Just the other day Ann Coulter was advising the Republican Party to abandon the effort to win over Latino voters, describing the Hispanic electorate as "a group of people who will never vote for [Republicans]." Such reasoning is clearly baseless, but the idea that the GOP can ignore Latinos and still succeed has unfortunately cropped up in other media outlets -- this time as expressed by Nate Cohn, who essentially agreed with Coulter's advice to Republicans in his recent column for The New York Times:
There's a simple reason that congressional Republicans are willing to risk alienating Hispanics: They don't need their votes, at least not this year.
Republicans would probably hold the House -- and still have a real chance to retake the Senate -- if they lost every single Hispanic voter in the country, according to an analysis by The Upshot.
At least since President Barack Obama won the Latino vote by a 71-to-27 percent margin in the 2012 presidential election, Republican Party leaders have been calling on the GOP's rank-and-file to do more to win over the Hispanic electorate. The GOP elite knows that it cannot win in the long term, given inevitable demographic trends, unless it wins over a much greater share of Latino voters than it currently attracts. At the moment, the party's "Latino problem" is most obvious in presidential contests. Give it a few more years, though, and even races in which the Hispanic electorate used to play only a small part will change as more and more Latinos come of age and register to vote.
Beyond demographic shifts, no party can focus simply on one legislative chamber and still hope to have any real influence on public policy. Whether in state and local races, contests for the House and Senate, or the presidential election, Latino voters will matter -- and Latino voters are motivated by issues, not by candidates or their party affiliations.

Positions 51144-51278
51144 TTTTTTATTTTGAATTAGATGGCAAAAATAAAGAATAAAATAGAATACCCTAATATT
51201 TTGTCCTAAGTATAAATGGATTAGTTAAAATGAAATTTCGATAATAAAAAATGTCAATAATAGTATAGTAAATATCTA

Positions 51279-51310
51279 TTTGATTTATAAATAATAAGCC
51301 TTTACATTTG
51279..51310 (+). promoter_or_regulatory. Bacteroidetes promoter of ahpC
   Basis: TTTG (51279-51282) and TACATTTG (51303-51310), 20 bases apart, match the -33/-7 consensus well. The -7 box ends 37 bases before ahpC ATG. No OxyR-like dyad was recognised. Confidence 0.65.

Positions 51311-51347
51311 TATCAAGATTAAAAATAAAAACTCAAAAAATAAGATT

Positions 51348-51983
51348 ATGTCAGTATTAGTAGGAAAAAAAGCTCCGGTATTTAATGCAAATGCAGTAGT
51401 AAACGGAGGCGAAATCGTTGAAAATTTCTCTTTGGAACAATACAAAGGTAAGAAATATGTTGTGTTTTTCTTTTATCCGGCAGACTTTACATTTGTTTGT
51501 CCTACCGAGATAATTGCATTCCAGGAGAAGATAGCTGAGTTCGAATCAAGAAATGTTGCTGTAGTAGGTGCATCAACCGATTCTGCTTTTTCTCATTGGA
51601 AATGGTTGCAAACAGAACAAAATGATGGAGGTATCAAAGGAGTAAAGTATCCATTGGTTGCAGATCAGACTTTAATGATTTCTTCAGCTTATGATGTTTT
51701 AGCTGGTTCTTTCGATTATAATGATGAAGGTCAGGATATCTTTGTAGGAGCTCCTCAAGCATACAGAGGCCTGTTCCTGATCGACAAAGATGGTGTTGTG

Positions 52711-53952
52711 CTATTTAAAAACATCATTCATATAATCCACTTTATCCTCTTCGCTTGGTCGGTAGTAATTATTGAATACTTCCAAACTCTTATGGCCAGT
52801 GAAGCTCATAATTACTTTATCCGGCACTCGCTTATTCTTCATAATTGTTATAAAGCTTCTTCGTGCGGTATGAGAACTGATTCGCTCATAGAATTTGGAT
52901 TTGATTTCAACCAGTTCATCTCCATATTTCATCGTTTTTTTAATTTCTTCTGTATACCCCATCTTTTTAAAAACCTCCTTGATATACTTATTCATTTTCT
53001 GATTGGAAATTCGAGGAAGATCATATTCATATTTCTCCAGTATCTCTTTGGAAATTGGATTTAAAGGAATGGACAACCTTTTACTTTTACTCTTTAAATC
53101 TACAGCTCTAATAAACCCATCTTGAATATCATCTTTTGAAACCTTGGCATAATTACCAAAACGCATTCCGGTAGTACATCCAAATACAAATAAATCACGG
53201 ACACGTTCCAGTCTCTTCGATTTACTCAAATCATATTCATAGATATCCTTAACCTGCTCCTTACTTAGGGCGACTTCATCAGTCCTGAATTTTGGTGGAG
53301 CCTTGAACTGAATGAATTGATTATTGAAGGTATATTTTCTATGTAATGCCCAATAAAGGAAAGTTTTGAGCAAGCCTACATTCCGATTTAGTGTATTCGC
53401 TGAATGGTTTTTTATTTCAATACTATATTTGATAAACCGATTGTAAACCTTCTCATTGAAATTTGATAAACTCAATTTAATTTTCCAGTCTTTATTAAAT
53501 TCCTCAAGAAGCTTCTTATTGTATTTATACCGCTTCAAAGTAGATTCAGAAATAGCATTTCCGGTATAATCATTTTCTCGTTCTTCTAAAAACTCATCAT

The NCLR Action Fund recently partnered with Latino Decisions for a series of polls gauging the interests and likely choices of Latino voters in several key races this fall. While the polling did find that more Latino voters indicated they would vote for the Democratic candidate over the Republican candidate, the most interesting finding was the high level of still undecided voters in each state.
In Colorado's Senate race, for example, 31 percent of Latino voters remain undecided on whether they will vote for incumbent Democratic Senator Mark Udall or for his Republican challenger, Rep. Cory Gardner. In a race as close as this one, neither candidate can afford to ignore the Hispanic electorate and hope to win.
Both candidates in Florida's gubernatorial election have selected Latino running mates, a clear sign that incumbent Republican Gov. Rick Scott and his opponent, former Fl. Gov. Charlie Crist, are taking Latino voters seriously. As well they should - our polling found that 37 percent of the state's 1.6 million registered Latino voters are still unsure whether they will vote for Gov. Scott or choose former Gov. Crist to replace him.
Whether in Florida, Colorado, North Carolina, or elsewhere this fall, being "willing to risk alienating Hispanics," as Cohn advises, would be to take political recklessness to a new extreme. Nate Cohn writes that the numbers show the safety of ignoring Latino voters. When we've looked at tightly-contested races in Florida, Colorado, North Carolina, and other places across the country, we've found the story to be quite different.